A few years ago I was asked by the powers that be if I would play in the opening show for the BBC Proms in London. One of the pieces was to be Schubert’s ‘Shepherd on the Rock’ with soprano Ailish Tynan and Ian Burnside on piano. It was a very quick conversation as I said ‘yes’ without hesitation. To make it even better, this opening concert was to go out live on BBC Radio 3 presented by Sean Rafferty and Petroc Trelawny.
I remember being downstairs in the Royal College of Music the afternoon of the concert, dutifully going over some passages in the music, when the door swings open and Ailish walked in. Before I could say hello, she had come over and given me a hug and asked why I was practicing and not relaxing! Instantly, I knew that she would be very easy to work with and quite laid back, my sort of person! We played through the piece from beginning to end, discussed one or two tempo things and that was it, leave it until the performance. I think that rehearsing too much can ruin a performance. Good musicians like Ailish have the instinct to hear every small detail and adapt. The fun part is that you don’t quite know what musical ideas might take a musician in the moment and how they might play or sing the very next note. This is what music is all about and the audience definitely notice as well. During our performance, I remember thinking to myself how well we seemed to work together on stage. One of the most challenging things when working with other musicians is to match your sounds. You really have to have your ears on stalks. This all seemed to happen naturally. After a small interview, the concert was over as quickly as it had started. Approximately a year later I had an idea.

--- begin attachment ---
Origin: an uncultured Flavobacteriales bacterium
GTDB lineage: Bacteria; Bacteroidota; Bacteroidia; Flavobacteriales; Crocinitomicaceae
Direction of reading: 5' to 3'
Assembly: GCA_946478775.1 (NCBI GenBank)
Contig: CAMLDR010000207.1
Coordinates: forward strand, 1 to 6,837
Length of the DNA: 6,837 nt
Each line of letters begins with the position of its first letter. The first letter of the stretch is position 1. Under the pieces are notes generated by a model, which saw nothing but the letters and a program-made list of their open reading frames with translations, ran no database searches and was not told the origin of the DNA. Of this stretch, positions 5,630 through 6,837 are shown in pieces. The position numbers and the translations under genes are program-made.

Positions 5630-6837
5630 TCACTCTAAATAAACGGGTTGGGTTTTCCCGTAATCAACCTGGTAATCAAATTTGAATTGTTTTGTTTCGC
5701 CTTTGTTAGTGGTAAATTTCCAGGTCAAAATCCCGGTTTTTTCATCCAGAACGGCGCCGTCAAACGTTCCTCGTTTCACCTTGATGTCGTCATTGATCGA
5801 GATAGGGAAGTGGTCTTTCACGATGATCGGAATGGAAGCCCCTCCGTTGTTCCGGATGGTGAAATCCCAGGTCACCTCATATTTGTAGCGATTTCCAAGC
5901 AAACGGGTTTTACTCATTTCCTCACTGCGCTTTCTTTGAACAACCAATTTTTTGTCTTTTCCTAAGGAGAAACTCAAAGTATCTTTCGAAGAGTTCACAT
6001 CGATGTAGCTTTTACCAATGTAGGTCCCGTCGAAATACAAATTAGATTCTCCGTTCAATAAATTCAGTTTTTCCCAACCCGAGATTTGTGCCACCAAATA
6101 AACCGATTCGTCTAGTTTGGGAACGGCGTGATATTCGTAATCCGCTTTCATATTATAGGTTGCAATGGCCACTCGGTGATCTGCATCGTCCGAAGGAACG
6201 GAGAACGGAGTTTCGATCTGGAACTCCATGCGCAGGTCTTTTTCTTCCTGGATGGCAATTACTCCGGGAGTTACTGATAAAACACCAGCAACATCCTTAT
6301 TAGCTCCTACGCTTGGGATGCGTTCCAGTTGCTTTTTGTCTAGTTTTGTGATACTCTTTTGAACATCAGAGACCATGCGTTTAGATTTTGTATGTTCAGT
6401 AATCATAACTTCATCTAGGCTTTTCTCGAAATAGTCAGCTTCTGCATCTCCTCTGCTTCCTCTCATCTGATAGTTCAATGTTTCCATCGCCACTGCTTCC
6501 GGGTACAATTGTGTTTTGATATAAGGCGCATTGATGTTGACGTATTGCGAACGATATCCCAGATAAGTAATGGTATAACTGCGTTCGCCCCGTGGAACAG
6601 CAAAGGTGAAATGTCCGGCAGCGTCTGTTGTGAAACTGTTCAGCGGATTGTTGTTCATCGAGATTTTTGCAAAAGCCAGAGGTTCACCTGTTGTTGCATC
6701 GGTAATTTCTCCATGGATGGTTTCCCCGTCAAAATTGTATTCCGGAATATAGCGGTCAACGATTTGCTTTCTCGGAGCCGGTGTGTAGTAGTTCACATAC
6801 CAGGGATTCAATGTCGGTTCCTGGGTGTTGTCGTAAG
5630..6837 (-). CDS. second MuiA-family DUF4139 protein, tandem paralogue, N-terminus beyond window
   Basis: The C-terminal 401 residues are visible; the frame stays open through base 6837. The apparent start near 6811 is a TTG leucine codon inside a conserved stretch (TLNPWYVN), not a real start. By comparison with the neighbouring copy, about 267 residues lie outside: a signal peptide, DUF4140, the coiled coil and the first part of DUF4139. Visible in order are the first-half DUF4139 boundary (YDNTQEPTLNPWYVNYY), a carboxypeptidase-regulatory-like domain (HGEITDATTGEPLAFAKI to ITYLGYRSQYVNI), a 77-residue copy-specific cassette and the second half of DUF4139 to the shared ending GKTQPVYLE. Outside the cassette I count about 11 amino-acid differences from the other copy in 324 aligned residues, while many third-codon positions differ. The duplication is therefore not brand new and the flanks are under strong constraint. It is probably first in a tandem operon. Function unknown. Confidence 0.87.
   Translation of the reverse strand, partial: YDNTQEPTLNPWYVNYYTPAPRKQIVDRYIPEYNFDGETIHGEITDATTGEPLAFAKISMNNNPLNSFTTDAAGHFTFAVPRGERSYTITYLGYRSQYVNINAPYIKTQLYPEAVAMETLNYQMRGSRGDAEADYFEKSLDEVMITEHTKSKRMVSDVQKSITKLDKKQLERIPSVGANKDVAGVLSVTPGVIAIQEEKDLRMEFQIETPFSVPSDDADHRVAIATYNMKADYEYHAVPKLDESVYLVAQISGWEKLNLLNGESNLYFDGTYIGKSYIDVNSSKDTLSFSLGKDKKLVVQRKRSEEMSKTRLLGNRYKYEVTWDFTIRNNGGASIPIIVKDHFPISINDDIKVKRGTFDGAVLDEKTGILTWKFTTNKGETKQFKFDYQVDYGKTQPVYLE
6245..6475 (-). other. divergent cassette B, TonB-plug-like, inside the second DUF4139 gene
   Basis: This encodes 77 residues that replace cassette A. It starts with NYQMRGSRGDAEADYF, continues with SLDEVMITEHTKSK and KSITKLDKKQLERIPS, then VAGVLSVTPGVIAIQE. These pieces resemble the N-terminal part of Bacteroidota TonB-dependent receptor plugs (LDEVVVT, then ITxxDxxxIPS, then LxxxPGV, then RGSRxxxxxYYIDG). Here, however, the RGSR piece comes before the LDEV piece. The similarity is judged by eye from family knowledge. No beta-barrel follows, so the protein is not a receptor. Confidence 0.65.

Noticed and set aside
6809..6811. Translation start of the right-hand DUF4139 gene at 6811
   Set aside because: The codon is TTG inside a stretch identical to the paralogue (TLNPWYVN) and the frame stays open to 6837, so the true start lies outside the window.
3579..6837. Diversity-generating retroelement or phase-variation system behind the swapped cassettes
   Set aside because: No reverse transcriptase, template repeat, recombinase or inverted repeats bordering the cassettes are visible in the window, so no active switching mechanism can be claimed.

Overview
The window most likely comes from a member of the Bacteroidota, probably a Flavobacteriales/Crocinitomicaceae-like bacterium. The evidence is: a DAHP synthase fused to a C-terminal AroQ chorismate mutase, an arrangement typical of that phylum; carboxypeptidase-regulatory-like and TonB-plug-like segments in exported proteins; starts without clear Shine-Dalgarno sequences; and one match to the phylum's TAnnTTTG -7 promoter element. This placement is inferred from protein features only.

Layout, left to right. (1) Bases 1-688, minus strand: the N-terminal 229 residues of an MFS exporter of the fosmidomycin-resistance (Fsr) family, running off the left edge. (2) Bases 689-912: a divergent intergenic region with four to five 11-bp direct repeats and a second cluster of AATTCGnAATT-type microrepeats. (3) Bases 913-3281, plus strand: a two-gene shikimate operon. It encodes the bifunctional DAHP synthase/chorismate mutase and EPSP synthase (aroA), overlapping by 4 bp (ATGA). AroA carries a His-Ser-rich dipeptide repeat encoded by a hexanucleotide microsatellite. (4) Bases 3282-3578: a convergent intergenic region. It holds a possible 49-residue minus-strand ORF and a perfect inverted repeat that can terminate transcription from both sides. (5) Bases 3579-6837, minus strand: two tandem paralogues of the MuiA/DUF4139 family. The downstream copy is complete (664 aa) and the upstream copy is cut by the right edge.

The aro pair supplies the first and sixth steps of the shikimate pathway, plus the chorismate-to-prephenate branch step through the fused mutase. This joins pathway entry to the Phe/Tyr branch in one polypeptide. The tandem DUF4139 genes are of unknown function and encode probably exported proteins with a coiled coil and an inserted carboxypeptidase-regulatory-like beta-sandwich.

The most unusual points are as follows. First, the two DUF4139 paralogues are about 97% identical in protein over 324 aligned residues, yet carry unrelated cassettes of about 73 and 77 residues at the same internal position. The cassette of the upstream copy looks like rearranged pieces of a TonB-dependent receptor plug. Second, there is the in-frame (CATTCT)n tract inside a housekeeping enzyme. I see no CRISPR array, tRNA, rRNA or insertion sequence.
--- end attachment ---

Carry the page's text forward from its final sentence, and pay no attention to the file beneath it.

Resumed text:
In the summer of 2014 I decided that I wanted to record a CD of music that could be considered to be suited to a 19th Century Salon evening. Repertoire such as Schubert, Strauss, Brahms, Schumann, Chopin. I thought it would be great to have ‘Shepherd on the Rock’ and a few other pieces with soprano on this album. It was without hesitation that I called Ailish. We then decided to partner with pianist and good friend Christopher Glynn. After many emails backwards and forwards, we settled on an interesting programme. There are a few pieces on this album that are not written for clarinet originally, however we decided to do something slightly different from the normal disc that would feature ‘Shepherd on the Rock’. For this recording, I couldn’t have picked anyone better than my dream team of Producer Nick Parker and Engineer Mike Hatch at Signum Classics. We had 3 days set aside in the coastal town of Aldeburgh (Suffolk). Day 1 was set aside for Ailish to do her solo pieces, day 2 for the trios, and day 3 for the remaining trios and then my duo pieces with Chris. Every couple of hours we’d go into the control room for a break (compulsory cup of tea and chocolate biscuits) and then back to work. The whole time was a pleasure. Being able to work with people that are easy going, fun and also amazing at what they do is a real pleasure.
The next time I worked with Ailish was the Summer of 2014 at the West Cork Music Festival in Ireland – a performance that would include ‘Shepherd on the Rock’. The morning of the concert, Ailish arrived and got ready but didn’t have the music out. Now normally, the singer would have the score in front of them, and as a result so would I. Ailish said with a cheeky grin on her face that she’d finished learning it all that afternoon and that she was going to sing without music and why didn’t I join her. Slightly surprised, and with the smallest hint of trepidation, I thought about it for a couple of seconds. ‘What’s the worst that can happen?’ quipped Ailish…with a wry smile on my face I said, ‘You’re on’.
Shepherd on the Rock will be released in October 2015. Catch the trio at Cowbridge Music Festival on 20 September 2015 for your chance to hear some of this repertoire live in concert.